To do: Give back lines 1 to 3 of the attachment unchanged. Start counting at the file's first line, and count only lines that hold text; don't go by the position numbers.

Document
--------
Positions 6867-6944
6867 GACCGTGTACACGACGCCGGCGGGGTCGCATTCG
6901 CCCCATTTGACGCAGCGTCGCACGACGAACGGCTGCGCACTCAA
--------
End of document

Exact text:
Positions 6867-6944
6867 GACCGTGTACACGACGCCGGCGGGGTCGCATTCG
6901 CCCCATTTGACGCAGCGTCGCACGACGAACGGCTGCGCACTCAA